What temperature cuts metal?

What temperature cuts metal? - Fix It Cape Town

In the realm of metalworking, one crucial aspect that cannot be overlooked is the use of heat during the cutting process. Cutting metal involves the application of heat to facilitate the separation of materials, whether it’s through traditional methods or advanced technologies. Understanding the role of heat in metal cutting is crucial for achieving precise cuts, ensuring maximum efficiency, and maintaining the integrity of the metal being worked on. In this article, we will explore the various aspects of cutting metal involving heat, its applications, and the techniques used.

What is Heat Cutting?

Heat cutting, as the name implies, is a technique that utilizes heat to remove or separate sections of metal. This process can be accomplished using different heat sources, including flames, lasers, plasma arcs, and electricity. Each heat source has its own unique characteristics and application, providing a variety of options for metalworkers.

Traditional Heat Cutting Methods

  1. Oxy-Fuel Cutting: One of the most common and oldest heat cutting methods is oxy-fuel cutting. In this technique, a fuel gas and oxygen mixture, such as acetylene and oxygen, is used to create a high-temperature flame that heats the metal to its ignition point. The ignited metal is then blown away by a jet of oxygen, resulting in a cut. Oxy-fuel cutting is widely used in industries and workshops, favored for its simplicity and cost-effectiveness.

  2. Plasma Cutting: Plasma cutting employs ionized gas, also known as plasma, to cut through metal. An electrical arc is formed between the electrode and the workpiece, ionizing the gas and creating a plasma jet. The extreme heat of the plasma jet melts the metal, while a high-velocity gas flow blows away the molten material, enabling precise and clean cuts. Plasma cutting is highly efficient and suitable for a wide range of materials and thicknesses.

Advanced Heat Cutting Technologies

  1. Laser Cutting: Laser technology has revolutionized the metal cutting industry. A laser beam is focused onto the workpiece, delivering a high-energy density that melts, burns, or vaporizes the metal. Laser cutters offer exceptional cutting precision, speed, and versatility, making them ideal for intricate designs and complex patterns. Furthermore, laser cutting has the advantage of being contactless, reducing the risk of material damage.

  2. Waterjet Cutting: Waterjet cutting employs a high-pressure jet of water, often mixed with abrasive particles, to cut through metal. The waterjet is propelled through a small nozzle, producing a concentrated stream that erodes the metal. Waterjet cutting is a cold cutting process, which means it does not generate heat-affected zones or alter the material’s properties. This makes it suitable for temperature-sensitive or heat-treated materials.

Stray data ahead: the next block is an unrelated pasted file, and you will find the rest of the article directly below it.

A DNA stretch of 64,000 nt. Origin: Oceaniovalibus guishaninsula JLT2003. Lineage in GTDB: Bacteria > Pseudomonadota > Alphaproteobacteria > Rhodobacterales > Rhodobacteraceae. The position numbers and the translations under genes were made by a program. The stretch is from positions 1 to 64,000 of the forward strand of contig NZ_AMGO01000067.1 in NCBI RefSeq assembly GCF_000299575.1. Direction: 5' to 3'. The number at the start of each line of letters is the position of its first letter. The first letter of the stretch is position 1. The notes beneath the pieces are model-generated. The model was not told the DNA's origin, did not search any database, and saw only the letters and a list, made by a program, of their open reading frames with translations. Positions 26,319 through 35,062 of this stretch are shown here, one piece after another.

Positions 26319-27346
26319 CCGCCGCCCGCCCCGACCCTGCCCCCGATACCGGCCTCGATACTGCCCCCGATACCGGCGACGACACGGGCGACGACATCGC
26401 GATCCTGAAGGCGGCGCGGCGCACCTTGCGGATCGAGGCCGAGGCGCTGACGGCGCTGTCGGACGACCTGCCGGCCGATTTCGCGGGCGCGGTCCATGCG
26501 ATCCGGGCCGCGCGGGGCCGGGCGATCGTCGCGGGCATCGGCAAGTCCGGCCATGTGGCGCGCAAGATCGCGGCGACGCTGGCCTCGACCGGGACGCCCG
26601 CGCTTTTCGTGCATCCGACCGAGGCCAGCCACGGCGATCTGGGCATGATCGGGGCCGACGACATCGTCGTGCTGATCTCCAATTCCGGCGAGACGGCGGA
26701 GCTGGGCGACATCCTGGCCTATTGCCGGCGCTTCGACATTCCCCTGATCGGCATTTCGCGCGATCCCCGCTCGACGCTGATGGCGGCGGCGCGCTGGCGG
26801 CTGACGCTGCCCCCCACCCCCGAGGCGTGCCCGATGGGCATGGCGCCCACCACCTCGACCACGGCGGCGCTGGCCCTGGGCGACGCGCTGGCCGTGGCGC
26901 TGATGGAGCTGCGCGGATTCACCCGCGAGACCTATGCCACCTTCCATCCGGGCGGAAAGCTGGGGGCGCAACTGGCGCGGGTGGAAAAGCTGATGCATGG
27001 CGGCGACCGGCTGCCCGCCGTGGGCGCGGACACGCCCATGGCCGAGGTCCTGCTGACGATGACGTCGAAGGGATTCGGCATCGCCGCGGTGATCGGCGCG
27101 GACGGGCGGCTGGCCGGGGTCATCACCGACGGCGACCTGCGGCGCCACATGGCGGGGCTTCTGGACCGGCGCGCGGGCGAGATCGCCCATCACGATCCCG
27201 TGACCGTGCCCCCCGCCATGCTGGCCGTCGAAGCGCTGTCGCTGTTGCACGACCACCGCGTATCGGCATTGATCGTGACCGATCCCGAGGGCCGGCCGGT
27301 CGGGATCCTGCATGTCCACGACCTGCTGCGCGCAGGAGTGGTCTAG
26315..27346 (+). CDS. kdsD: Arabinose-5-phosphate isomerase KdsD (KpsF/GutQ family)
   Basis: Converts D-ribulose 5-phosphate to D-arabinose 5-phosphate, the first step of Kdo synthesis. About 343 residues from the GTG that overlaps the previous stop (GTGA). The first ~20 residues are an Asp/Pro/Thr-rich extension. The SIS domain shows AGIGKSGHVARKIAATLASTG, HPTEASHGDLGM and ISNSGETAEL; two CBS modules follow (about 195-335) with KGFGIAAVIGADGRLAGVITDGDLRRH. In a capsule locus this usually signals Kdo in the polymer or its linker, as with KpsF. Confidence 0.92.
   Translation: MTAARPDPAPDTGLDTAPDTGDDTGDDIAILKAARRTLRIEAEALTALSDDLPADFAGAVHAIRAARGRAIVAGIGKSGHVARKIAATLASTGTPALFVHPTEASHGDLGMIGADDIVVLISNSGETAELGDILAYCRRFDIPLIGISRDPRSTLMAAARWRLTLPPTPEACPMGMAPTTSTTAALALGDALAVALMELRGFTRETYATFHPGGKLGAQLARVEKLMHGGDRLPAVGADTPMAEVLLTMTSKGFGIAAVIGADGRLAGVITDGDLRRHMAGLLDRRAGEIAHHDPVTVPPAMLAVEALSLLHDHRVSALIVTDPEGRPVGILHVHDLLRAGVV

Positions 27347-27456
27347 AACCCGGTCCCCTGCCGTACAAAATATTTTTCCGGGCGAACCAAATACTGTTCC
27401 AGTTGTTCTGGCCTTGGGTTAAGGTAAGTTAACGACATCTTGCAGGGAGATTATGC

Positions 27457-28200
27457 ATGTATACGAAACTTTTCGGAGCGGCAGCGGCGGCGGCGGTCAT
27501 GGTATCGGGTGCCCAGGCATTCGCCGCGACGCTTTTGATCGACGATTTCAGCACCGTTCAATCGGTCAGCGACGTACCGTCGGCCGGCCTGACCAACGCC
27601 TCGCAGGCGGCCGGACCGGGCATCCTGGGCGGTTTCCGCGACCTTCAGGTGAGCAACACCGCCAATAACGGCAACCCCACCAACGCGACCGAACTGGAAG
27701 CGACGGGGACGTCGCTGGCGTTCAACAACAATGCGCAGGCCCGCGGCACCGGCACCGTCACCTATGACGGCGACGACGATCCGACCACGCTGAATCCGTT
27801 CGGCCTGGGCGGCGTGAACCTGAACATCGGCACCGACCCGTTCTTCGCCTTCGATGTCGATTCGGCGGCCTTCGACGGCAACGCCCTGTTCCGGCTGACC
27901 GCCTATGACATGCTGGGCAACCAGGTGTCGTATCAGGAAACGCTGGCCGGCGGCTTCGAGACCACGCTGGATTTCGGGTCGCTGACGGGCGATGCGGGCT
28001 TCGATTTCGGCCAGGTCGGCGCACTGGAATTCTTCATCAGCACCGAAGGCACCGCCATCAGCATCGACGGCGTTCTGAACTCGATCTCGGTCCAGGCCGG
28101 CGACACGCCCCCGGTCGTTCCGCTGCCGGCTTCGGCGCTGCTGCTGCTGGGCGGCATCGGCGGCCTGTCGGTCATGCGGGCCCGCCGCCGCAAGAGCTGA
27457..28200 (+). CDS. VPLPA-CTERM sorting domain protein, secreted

The Role of Heat in Metal Cutting

Heat plays a crucial role in metal cutting as it softens the material, making it more malleable and easier to work with. Here are some key aspects of heat’s involvement in metal cutting:

  1. Thermal Expansion: When heat is applied to metal, it undergoes thermal expansion, causing it to expand. This expansion allows the material to separate or create a gap, making it easier for the cutting tool to penetrate and create a clean cut.

  2. Heat-Affected Zone (HAZ): Heat generated during the cutting process can lead to the formation of a heat-affected zone (HAZ) around the cut. The size and characteristics of the HAZ depend on the cutting method used and the properties of the material. Proper control of heat input is essential to minimize the size of the HAZ and preserve the metal’s structural integrity.


Q: Does cutting metal with heat affect its strength?
A: Cutting metal with heat can introduce a heat-affected zone (HAZ), which may alter the metal’s properties. Proper control of heat input and post-cutting processes, such as heat treatment, can help maintain or restore the metal’s strength.

Q: Which cutting method is best for stainless steel?
A: Laser cutting and waterjet cutting are often recommended for stainless steel due to their precision, clean cuts, and minimal heat input. These methods prevent overheating, which could otherwise cause deformation or discoloration of the material.

Q: Can heat cutting techniques be used on non-metallic materials?
A: Yes, heat cutting techniques can also be employed on non-metallic materials like plastics, wood, and ceramic. Laser cutting and waterjet cutting are especially versatile and suitable for a wide range of materials.


Heat cutting techniques are indispensable in the world of metalworking, enabling precise and efficient separation of metal materials. Whether it is through traditional methods such as oxy-fuel and plasma cutting or advanced technologies like laser and waterjet cutting, heat is harnessed to soften the material and facilitate the cutting process. Each cutting method offers unique advantages and suitability for different applications. Understanding the role of heat in metal cutting empowers metalworkers to select the most appropriate technique for their specific needs, ensuring the highest quality and efficiency in their work.

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